Shaping the World – the power of belief.

In my last blog I mentioned how in the middle ages religion turned back cartographic knowledge, so that people started to think the world was flat. Heck, maybe it was flat then, given the prevalence of the belief in Europe. Or maybe the Europeans lived on a flat earth while the rest of the world didn’t, but during that time religious maps placed a new world view in the forefront of European’s minds.

Some of the earliest maps, the ‘T-O maps’, from between 500 and 600 A.D. show a very different world than what we consider reality today. They were circular, disk-shaped maps (the O in T-O) that showed a circle of ocean around three continents that also made up a disk within the circle. At the top of the map was Asia that took up most of the top half of the circle. The bottom half was divided into Europe on the left and Africa on the right. Separating these three continents were the Mediterranean Sea (separating Europe and Africa), which was directly connected to the Don River and Nile River, which formed a horizontal margin across the middle of the map separating Asia from Europe and Africa. The confluence of the Mediterranean and the two rivers created the ‘T’ in the T-O map. The three continents were also each labeled and apportioned to the three sons of Noah, namely Shem, Japeth and Ham. The only further detail was the presence of Jerusalem at the heart of the world.

Not a particularly helpful map if you needed to find your way from point A to point B, but what it did was point the way to a different way of viewing the world. Asia was paramount and so was the east, which was also placed at the top. The north sat on the left. Why and what did this mean?

It reflected the belief that paradise lay somewhere off to the east and thus Asia was important.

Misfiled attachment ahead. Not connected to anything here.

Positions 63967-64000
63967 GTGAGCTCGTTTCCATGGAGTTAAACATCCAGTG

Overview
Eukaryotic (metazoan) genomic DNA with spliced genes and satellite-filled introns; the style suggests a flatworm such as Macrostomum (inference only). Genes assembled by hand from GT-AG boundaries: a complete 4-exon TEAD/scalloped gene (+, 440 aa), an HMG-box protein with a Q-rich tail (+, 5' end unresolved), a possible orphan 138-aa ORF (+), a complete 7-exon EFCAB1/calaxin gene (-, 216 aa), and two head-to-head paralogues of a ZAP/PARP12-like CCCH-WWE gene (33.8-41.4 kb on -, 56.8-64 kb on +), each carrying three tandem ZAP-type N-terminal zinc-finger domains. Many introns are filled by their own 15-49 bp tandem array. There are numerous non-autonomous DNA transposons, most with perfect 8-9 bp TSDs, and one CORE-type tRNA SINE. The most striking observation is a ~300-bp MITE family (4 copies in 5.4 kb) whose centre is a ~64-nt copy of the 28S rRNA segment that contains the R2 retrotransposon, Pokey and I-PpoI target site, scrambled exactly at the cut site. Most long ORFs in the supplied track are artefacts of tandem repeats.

Other maps of that time period, placed a square of land floating in an Ocean Sea that was filled by the four great rivers of paradise. So, for a while at least, these often beautiful maps were of no help to anyone travelling or exploring. But that wasn’t their intention. These maps were created to shape minds and belief systems, rather than to reflect reality.

Of course people still went on voyages from point A to point B, and  stories from adventures like the ‘mythical’ voyage of Saint Brendan of Ireland, fueled additions to maps for many years. Saint Brendan believed (contrary to the T-O maps), that paradise was an island somewhere in the Atlantic and so he sailed away and returned with tales of great adventures and the discovering of an island of great beauty and fertility that came to be known as Saint Brendan’s Island. Given the way the island changed its placement on maps over the next 1200 years, clearly this was an island with an outboard motor, but as late as 1721, long after the Age of Exploration  and the Renaissance had dawned, the Portuguese were still sending out expeditions to find Saint Brendan’s Island. They never did, and the paradise promised by Saint Brendan faded from the map.

But in my imagination, I wonder if the island really did exist — until someone decided to erase it from the map, sort of like an adult deciding a child is too old to beleive in Santa Claus. Maybe the island’s erasure was the point when Euopean’s grew up in the world. Or not…

Which, I suppose, points to the fact that the human spirit might hold to faith, but it also cannot be contained by the simple boundaries of  a T-O map.